In other words, the most sensible and less costly policy responses to an upward trend in global temperatures are to do away with “top down” mandates, designed by control-driven politicians and bureaucrats, and to encourage “bottom up solutions” – by individuals, entrepreneurs, and established firms – with minimal financial subsidies and less regulatory overhead.
“The greed of Wall Street and corporate America is destroying the fabric of our nation.” Senator Bernie Sanders, January 5, 2016.
“It is obvious that even in boom times very many Americans, much like chattel slaves, receive, in the richest economic environment ever known to man, little more than enough to reproduce and sustain themselves.” Ferdinand Lundberg, “America’s 60 Families” (1937).
Stomping on Wall Street and corporate America has a long tradition. The language used by Senator Sanders in a recent speech closely resembles that of journalist Ferdinand Lundberg in his 1937 best seller, “America’s 60 Families.” Both men spend much time excoriating wealth, multi-million dollar incomes, lavish contributions to political campaigns and “Wall Street.”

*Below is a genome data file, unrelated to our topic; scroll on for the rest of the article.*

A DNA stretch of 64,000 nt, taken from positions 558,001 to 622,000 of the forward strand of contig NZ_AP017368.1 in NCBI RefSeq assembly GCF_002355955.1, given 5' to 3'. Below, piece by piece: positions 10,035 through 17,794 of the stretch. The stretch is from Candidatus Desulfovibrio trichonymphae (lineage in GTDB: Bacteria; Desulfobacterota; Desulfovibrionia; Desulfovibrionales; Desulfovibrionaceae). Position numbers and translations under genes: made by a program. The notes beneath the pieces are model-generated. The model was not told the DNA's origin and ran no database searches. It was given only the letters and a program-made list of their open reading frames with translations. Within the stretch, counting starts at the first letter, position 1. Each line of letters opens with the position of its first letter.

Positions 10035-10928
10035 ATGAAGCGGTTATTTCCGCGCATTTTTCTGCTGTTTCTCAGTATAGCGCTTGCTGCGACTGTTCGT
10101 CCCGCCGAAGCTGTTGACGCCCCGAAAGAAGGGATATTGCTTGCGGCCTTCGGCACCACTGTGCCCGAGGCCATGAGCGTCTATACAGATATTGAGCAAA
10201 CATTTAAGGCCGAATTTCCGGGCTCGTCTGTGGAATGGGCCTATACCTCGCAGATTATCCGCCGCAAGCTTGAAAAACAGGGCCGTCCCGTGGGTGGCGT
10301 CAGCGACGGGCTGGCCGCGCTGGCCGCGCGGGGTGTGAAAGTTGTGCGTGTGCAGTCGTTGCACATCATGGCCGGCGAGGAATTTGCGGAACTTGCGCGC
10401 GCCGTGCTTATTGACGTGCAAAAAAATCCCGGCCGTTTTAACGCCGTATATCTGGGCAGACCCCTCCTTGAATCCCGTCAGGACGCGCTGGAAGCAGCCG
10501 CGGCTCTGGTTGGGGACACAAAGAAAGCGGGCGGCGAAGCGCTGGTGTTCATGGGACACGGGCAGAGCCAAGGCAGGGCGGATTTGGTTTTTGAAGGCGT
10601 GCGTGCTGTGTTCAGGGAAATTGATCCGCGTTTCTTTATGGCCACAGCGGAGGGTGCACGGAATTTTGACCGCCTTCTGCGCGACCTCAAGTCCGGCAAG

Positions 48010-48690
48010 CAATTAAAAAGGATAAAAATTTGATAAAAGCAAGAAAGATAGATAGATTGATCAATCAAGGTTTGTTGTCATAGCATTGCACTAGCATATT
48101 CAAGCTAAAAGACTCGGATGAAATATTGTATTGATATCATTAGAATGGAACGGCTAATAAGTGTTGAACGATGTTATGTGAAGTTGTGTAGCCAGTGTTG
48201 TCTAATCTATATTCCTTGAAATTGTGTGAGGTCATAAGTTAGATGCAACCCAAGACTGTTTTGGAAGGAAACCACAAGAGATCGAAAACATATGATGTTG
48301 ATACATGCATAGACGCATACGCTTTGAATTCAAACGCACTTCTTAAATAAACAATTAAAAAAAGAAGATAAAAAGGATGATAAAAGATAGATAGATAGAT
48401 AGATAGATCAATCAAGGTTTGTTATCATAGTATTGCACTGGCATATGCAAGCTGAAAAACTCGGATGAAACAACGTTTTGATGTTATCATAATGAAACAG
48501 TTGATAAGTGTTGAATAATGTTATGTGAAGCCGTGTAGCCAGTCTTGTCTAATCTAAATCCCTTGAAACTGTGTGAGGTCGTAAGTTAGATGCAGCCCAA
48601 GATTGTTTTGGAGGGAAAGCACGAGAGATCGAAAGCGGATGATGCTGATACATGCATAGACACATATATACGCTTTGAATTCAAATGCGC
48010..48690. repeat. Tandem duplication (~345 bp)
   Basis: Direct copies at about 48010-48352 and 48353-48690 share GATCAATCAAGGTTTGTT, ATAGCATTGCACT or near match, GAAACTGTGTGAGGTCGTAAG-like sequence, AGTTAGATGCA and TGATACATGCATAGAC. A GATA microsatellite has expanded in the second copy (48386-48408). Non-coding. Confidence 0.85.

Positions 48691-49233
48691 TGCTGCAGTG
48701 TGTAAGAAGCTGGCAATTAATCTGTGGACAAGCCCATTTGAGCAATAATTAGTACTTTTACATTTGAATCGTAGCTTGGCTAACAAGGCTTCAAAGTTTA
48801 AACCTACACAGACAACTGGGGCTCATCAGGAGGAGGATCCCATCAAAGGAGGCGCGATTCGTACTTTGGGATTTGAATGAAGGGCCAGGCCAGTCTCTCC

To what extent do such incomes, particularly for someone working in the financial sector, reflect “greed”?
Start with a widespread definition: “greed is the excessive desire for gain or wealth.” So, the crucial issue becomes who defines what is “excessive.” I am not aware of any list that Senator Sanders has compiled of those with million dollar incomes or a billion in assets that he thinks are justified – or excessive. I would like to know how he would go about defining who qualifies as an “excessive” recipient and who does not. And, once he got his definition, what would he do about it as President?